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A simple chart review can help your group answer the question on everyone's mind: “How are we doing?”

Fam Pract Manag. 2008;15(7):A3-A8

Author disclosure: nothing to disclose.

For many family physicians, the idea of a chart audit conjures up images of federal investigators or insurance company representatives descending on their offices to look for evidence of wrongdoing. For the most part, however, a chart audit is not so scary. A chart audit is simply a tool physicians can use to check their own performance, determine how they're doing and identify areas where they might improve. The purpose of this article is to describe some scenarios in which a chart audit might be helpful and to offer step-by-step instructions for doing one.

Why a chart audit?

Chart audits can serve many purposes, from compliance to research to administrative to clinical. You can conduct a chart audit on virtually any aspect of care that is ordinarily documented in the medical record. Practices frustrated with clinical processes that don't work well can use chart audits to document that something is wrong, find the defect in the process and fix it.

Perhaps the most beneficial use for a chart audit is to measure quality of care so that you can improve it. Chart audits are often used as part of a quality improvement initiative. For example, a practice might review charts to see how often a particular vaccine is offered, given or declined. If the audit determines that the vaccine is not being offered or given as recommended, then there is room for improvement. The same practice could review the panels of individual physicians within the group to see if they differ in performance on this measure and to give focus to their improvement efforts (for additional chart audit ideas, see below).

Preventive care
Percentage of women ages 21–64 who have had a Pap smear within the past three years
Percentage of adults ages 51–80 who have had colon cancer screening
Percentage of children age 2 who have completed all recommended immunizations
Percentage of elderly adults with documented fall risk assessment within the past year
Chronic disease management
Percentage of patients with hypertension whose last blood pressure reading was < 140/90
Percentage of patients with diabetes with an A1C level recorded in the last year
Percentage of patients with diabetes whose A1C is < 7.0
Percentage of patients with diabetes with a documented eye exam within the last year
Percentage of patients with persistent asthma who are on an anti-inflammatory agent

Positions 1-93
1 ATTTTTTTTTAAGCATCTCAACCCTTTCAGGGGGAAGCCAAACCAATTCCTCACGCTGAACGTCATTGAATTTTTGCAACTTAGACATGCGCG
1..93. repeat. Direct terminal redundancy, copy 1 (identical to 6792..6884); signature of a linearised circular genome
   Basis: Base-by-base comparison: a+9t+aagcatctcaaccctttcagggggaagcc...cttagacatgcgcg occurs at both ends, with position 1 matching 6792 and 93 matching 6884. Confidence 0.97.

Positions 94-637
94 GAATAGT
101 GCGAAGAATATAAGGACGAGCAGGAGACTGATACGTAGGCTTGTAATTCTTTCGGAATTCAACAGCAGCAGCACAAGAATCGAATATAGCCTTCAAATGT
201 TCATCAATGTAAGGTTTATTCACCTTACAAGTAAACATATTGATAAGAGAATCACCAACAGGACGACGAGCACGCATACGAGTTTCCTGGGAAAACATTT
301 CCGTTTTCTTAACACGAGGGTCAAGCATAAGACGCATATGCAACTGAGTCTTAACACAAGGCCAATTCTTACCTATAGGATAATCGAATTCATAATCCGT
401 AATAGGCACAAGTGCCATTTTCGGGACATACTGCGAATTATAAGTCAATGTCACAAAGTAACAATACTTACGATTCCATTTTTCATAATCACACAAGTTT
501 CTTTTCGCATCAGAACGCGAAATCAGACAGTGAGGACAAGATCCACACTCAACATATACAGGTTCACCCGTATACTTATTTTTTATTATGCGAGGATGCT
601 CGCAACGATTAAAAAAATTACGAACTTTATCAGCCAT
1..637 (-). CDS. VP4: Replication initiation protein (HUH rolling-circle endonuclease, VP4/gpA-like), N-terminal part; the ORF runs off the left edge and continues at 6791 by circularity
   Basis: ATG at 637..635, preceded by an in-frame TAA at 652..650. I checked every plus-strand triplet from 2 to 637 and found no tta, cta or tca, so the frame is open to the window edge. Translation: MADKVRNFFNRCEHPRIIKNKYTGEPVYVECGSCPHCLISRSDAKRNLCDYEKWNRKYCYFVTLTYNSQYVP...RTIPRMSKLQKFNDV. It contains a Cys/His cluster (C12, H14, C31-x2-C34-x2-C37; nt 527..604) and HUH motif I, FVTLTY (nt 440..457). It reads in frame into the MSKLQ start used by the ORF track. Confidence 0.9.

A chart audit is one of numerous data sources available for quality improvement efforts. Others include patient surveys, discharge summary reviews, billing/claims data and employee feedback.

How to do it

Below we describe eight steps to a formal chart audit. Although the process is not necessarily linear, we will discuss each step in the order it might typically occur, using the example of a breast cancer screening audit to illustrate each step. Because the audit will involve reviewing confidential data, it is important to check your institutional guidelines regarding patient confidentiality before you get too far into the planning process.

Step 1: Select a topic. The focus of your audit must be clear, neither too narrow nor too broad, and measurable using data available in the medical record. If possible, choose an area that interests you. You will find that you are more able to recognize nuances in your study when you have personal interest in the topic. Of course, your topic should also be of interest to the practice, perhaps a problem or aspect of care that the providers have identified as needing improvement. The Joint Commission recommends studying issues that are high frequency, high risk or both.

You should also consider early in the process how important external comparison is to your purpose. If it is quite important, then choose a topic that has an existing, well-defined measure and available benchmark data – even one you might not choose otherwise – because this will be more practical than developing your own standard for comparison.

Chart auditing is an iterative process – don't be discouraged if you change directions several times before settling on a topic.

Example: Your practice wants to measure how well it's doing on meeting recommendations for preventive care. Since the insurance carriers in the area are focusing heavily on women's health, the group decides to focus its chart review on screening for breast cancer (mammography).

Step 2: Identify measures. Once you're set on a topic, you need to define exactly what you will measure. Criteria must be outlined precisely, with specific guidelines as to what should be counted as a “yes” (criteria met) and what should be counted as a “no” (not met).

For example, if you decided to review the rate at which foot exams were performed on patients with diabetes in the last year, you would need to decide what qualifies as an adequate foot exam. Is it monofilament testing for sensation? Visual inspection? Palpation of pulses? Many would say all three are necessary for a complete foot exam. If only two of the three are documented, how will you count that?

It may be worthwhile to do a literature review to help you define your measures or consult measures used by insurers or accrediting bodies; adopting measures that have been used successfully in the past will make your work easier. A literature review may also help you identify benchmarks for comparison.